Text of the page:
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Am J Nurs. 2019 Apr;119(4):22-27. doi: 10.1097/01.NAJ.0000554523.94502.4c.

CE: Original Research: Errors in Postoperative Administration of Intravenous Patient-Controlled Analgesia: A Retrospective Study.

Author information

1
Yoonyoung Lee is an associate professor in the Department of Nursing, Sunchon National University, Suncheon, South Korea. Kisook Kim is an associate professor in the Department of Nursing, Chung-Ang University, Seoul, South Korea. Myounghee Kim is a clinical nurse specialist in the Department of Nursing at Asan Medical Center, Seoul, South Korea. Contact author: Kisook Kim, kiskim@cau.ac.kr. The authors and planners have disclosed no potential conflicts of interest, financial or otherwise.

Abstract

: Background: Intravenous patient-controlled analgesia (IV PCA), which typically involves opioids, has become widely used in clinical settings as an effective method of pain management. Identifying errors in the administration of these drugs is essential to improving patient outcomes. This study sought to describe and analyze the errors associated with postoperative IV PCA.

METHODS:

Relevant data were collected from the medical records of all patients who received IV PCA at a large academic medical center in South Korea during a three-year period. The study sample comprised 45,104 patients who used one of four types of IV PCA delivery devices.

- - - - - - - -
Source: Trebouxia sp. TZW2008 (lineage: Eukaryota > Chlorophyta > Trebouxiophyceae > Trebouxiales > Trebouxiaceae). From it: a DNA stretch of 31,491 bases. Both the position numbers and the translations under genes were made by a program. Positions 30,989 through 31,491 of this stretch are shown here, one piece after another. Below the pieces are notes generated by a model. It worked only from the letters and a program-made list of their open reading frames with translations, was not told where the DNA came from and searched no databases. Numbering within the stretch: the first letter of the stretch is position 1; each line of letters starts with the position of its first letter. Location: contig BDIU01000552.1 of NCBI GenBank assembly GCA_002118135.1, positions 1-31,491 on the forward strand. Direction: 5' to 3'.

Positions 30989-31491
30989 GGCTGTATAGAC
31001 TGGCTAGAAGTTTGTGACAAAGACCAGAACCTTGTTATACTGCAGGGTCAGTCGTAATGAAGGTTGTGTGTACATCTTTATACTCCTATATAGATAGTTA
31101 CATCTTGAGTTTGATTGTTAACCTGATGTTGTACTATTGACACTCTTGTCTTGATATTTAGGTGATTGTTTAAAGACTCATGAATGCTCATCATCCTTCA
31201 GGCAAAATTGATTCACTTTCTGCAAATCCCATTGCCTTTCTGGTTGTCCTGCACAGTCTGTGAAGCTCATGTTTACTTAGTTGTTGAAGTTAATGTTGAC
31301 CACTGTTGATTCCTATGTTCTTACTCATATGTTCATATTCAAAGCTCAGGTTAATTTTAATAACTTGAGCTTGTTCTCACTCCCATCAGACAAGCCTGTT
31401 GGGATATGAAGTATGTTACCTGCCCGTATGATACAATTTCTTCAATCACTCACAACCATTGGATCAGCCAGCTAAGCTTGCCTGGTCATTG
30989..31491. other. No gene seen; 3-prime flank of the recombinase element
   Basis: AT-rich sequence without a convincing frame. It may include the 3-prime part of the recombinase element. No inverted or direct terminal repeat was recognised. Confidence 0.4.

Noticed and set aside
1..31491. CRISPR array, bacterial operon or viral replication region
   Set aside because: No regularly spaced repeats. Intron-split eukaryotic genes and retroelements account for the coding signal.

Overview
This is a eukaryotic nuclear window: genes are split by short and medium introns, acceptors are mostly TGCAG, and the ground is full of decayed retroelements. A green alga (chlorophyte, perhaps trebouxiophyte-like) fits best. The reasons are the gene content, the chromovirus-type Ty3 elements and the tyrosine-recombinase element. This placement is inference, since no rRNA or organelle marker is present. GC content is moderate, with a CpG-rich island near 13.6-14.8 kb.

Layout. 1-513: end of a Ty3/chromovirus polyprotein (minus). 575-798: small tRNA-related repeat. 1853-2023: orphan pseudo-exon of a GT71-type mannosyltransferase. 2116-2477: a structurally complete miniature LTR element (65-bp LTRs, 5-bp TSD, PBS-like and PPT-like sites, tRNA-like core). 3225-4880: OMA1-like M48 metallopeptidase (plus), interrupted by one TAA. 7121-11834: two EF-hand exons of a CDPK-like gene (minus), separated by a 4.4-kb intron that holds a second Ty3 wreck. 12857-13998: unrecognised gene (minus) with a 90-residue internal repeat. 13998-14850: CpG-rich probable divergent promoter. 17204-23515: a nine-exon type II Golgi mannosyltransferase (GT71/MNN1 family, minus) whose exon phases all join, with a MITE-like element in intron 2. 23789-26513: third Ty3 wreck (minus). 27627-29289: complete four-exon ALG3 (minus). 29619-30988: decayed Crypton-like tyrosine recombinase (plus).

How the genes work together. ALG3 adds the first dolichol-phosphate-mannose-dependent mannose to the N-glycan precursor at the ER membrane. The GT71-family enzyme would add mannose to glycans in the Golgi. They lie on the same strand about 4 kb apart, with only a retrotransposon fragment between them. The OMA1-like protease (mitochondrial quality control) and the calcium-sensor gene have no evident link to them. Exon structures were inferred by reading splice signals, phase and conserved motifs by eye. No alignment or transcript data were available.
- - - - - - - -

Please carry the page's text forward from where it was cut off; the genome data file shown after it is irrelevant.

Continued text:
RESULTS:

Errors occurred in 406 cases (0.9%). Operator error was the most common type of error (54.7%), followed by device malfunction (32.3%), prescription error (12.3%), and patient error (0.7%). Of the 222 operator errors, the most frequent type was failure to begin IV PCA drug administration (28.8%), followed by programming errors by non-anesthesia providers who weren't authorized to program the device (24.8%) and wrong infusion rates set by anesthesia providers who were so authorized (24.8%).

CONCLUSIONS:

The findings provide valuable information that can aid in the development of policy and procedures for safer, more effective postoperative administration of IV PCA. They also suggest that it's necessary not only to improve the operation of acute pain services teams, but also to ensure ongoing provider and patient education specific to IV PCA use.

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